Sunday, December 09, 2007

Christmas once not so popular...

Once upon a time celebrating Christmas was considered "popish" (pronounced poh-pish) meaning "of or pertaining to the Roman Catholic Church or the head of the Church, the Pope." Protestant denominations since the time of King Henry VIII would call any excessive show of religious zeal or decoration, "popish."

Via getreligion.org:

From the beginning, Mayflower Pilgrims didn’t mark Christmas, considering it “diabolical” because its celebration was encouraged by their enemy, the pope. The Puritans’ political influence was so strong in Massachusetts that the commonwealth banned the holiday’s observance until 1681. Meanwhile, Roman Catholics in Maryland, Anglicans in Virginia and Lutherans in Pennsylvania celebrated Christmas.

Interdenominational disagreements and language barriers prevented the development of any broad consensus on how to celebrate the holiday. But in the early 19th century, businessmen and religious leaders began calling for a wider and more public observance of Christmas. Quakers, Congregationalists and Calvinists still balked at marking the day because of its commercialism and revelry. But acceptance of the holiday haltingly grew. By 1860, 16 of 33 states legally recognized Christmas. It took another 10 years before Congress made it a federal holiday.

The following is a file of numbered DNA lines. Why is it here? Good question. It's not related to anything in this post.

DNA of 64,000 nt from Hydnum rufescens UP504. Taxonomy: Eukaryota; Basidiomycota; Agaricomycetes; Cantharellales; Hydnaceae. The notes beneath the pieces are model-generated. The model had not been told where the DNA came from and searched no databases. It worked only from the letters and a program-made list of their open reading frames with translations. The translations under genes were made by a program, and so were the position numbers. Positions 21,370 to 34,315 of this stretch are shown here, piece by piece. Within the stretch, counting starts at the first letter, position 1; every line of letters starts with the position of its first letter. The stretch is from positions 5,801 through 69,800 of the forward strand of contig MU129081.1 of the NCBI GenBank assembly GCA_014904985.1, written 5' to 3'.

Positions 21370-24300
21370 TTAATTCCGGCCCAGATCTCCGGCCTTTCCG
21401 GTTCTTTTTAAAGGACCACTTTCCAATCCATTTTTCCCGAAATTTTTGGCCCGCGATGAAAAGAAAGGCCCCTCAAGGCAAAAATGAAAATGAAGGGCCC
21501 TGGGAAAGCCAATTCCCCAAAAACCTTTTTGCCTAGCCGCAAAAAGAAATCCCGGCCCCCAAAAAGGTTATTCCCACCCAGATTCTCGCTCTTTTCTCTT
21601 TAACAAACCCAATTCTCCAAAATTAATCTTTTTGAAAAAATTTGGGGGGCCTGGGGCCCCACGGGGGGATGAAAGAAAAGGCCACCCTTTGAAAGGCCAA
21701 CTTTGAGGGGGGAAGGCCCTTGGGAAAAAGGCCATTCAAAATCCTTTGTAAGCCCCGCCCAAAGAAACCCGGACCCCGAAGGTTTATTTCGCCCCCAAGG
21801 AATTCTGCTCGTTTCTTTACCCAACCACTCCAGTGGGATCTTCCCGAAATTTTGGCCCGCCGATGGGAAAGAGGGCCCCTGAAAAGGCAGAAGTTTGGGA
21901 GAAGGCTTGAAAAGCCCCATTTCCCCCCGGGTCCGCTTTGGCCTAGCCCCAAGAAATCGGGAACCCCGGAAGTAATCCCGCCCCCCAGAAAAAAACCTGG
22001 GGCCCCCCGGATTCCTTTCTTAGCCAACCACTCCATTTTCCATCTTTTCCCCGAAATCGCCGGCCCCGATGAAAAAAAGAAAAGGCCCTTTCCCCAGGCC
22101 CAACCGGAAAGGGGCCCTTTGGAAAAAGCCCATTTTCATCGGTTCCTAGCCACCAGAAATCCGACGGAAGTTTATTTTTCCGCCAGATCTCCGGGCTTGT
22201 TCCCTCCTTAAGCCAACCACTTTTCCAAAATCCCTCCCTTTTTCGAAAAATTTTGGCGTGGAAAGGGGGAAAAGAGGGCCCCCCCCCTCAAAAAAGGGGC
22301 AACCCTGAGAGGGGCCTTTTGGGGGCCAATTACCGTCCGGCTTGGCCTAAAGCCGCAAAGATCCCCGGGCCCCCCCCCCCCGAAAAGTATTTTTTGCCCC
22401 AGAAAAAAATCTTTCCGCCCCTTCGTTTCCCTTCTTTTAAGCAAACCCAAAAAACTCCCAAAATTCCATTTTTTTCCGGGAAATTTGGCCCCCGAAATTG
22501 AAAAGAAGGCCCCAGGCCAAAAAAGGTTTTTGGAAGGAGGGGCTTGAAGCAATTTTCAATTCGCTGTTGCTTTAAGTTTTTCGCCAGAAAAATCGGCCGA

It has been said that Christmas grew out of the Roman (pagan) festival called Saturnalia and that pagans and Christians celebrated side by side with eating, drinking and all kinds of festivities. According to Wikipedia, though,

Christmas was [probably] set on the feast of Sol Invictus, which was on December 25, [also the date of the Winter solstice) and which had supplanted Saturnalia. However, others claim that early Christians independently came up with the date of December 25 based on a Jewish tradition of the "integral age" of the Jewish prophets (the idea that the prophets of Israel died on the same dates as their birth or conception), and a miscalculation of the date of Jesus' death. A theory has been advanced that the establishment of the feast of Sol Invictus on December 25 was an attempt by Aurelian to co-opt the day already celebrated by Christians for a pagan festival.
And so what's the point of all this? Well, the point is that no matter what we do on Christmas, no matter how we celebrate there is no RIGHT way to do it. Celebrating by decorating profusely, or shopping for loads of presents for under the tree, or helping at a soup kitchen or doing nothing at all is just fine.

And anybody who complains that Christmas is too commercialized or becoming too secular had better read up on his/her history.


theteach

4 comments:

tegdirb92 said...

great post!!

Jeff B said...

Interesting bit of history. It's amazing how many people think of their way of celebrating is the 'correct' or only way. Quite obviously it holds a very different meaning for each of us.

I've seen your comments at other sites I frequent so I thought I'd pop over for a visit. Thanks

the teach said...

Thanks Jeff, I appreciate your thoughts. I'll be over to vissit you...Happy Holidays!

the teach said...

Thanks Bridget, How's the move going? I'll visit you in a little bit!